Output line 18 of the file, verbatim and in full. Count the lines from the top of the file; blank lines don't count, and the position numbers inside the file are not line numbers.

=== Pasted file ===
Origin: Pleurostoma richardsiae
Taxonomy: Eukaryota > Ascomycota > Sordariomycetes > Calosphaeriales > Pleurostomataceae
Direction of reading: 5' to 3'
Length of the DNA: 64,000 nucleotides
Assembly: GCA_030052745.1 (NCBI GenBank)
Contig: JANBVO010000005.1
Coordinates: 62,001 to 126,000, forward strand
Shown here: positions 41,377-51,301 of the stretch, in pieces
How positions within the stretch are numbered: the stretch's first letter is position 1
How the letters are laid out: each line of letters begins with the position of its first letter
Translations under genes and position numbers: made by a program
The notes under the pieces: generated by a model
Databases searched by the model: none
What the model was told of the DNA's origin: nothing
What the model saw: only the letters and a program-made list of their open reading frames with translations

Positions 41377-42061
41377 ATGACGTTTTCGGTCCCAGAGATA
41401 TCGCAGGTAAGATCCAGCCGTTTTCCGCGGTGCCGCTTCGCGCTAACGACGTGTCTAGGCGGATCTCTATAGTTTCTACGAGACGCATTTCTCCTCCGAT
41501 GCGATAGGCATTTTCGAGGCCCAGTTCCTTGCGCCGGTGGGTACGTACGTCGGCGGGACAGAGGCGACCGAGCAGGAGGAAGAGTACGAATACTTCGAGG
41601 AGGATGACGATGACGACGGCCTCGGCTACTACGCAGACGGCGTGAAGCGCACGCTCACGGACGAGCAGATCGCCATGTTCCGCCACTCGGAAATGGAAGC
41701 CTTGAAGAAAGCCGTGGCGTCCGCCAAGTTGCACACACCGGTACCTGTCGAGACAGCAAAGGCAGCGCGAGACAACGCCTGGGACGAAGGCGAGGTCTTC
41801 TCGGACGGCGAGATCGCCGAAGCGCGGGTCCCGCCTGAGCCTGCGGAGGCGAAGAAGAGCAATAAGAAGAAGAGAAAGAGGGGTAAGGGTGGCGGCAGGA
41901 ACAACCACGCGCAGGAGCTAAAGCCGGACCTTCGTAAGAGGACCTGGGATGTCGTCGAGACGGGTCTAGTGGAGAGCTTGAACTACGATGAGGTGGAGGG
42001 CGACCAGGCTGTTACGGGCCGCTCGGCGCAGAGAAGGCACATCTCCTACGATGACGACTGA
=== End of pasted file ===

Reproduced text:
41401 TCGCAGGTAAGATCCAGCCGTTTTCCGCGGTGCCGCTTCGCGCTAACGACGTGTCTAGGCGGATCTCTATAGTTTCTACGAGACGCATTTCTCCTCCGAT